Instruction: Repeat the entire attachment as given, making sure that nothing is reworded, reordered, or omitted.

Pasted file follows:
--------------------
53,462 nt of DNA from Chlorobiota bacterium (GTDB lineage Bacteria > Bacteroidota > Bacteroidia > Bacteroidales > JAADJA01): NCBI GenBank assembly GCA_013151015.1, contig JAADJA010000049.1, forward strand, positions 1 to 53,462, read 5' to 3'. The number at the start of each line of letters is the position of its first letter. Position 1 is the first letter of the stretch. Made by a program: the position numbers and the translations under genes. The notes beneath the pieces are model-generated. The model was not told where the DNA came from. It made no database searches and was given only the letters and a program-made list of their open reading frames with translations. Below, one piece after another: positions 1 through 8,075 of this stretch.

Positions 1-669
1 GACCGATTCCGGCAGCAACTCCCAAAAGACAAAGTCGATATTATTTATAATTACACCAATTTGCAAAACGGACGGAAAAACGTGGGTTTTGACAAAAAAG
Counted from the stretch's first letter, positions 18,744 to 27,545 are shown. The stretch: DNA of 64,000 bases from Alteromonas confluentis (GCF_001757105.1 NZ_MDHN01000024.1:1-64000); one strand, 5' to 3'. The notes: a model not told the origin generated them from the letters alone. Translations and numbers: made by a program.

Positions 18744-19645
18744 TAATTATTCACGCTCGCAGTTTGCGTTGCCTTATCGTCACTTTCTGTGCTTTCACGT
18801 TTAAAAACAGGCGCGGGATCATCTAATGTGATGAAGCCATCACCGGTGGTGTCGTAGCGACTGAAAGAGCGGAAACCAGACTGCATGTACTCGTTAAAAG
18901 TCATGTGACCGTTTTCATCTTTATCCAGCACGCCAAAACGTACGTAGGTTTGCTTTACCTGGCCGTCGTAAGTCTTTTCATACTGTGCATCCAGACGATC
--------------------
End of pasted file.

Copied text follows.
53,462 nt of DNA from Chlorobiota bacterium (GTDB lineage Bacteria > Bacteroidota > Bacteroidia > Bacteroidales > JAADJA01): NCBI GenBank assembly GCA_013151015.1, contig JAADJA010000049.1, forward strand, positions 1 to 53,462, read 5' to 3'. The number at the start of each line of letters is the position of its first letter. Position 1 is the first letter of the stretch. Made by a program: the position numbers and the translations under genes. The notes beneath the pieces are model-generated. The model was not told where the DNA came from. It made no database searches and was given only the letters and a program-made list of their open reading frames with translations. Below, one piece after another: positions 1 through 8,075 of this stretch.

Positions 1-669
1 GACCGATTCCGGCAGCAACTCCCAAAAGACAAAGTCGATATTATTTATAATTACACCAATTTGCAAAACGGACGGAAAAACGTGGGTTTTGACAAAAAAG
Counted from the stretch's first letter, positions 18,744 to 27,545 are shown. The stretch: DNA of 64,000 bases from Alteromonas confluentis (GCF_001757105.1 NZ_MDHN01000024.1:1-64000); one strand, 5' to 3'. The notes: a model not told the origin generated them from the letters alone. Translations and numbers: made by a program.

Positions 18744-19645
18744 TAATTATTCACGCTCGCAGTTTGCGTTGCCTTATCGTCACTTTCTGTGCTTTCACGT
18801 TTAAAAACAGGCGCGGGATCATCTAATGTGATGAAGCCATCACCGGTGGTGTCGTAGCGACTGAAAGAGCGGAAACCAGACTGCATGTACTCGTTAAAAG
18901 TCATGTGACCGTTTTCATCTTTATCCAGCACGCCAAAACGTACGTAGGTTTGCTTTACCTGGCCGTCGTAAGTCTTTTCATACTGTGCATCCAGACGATC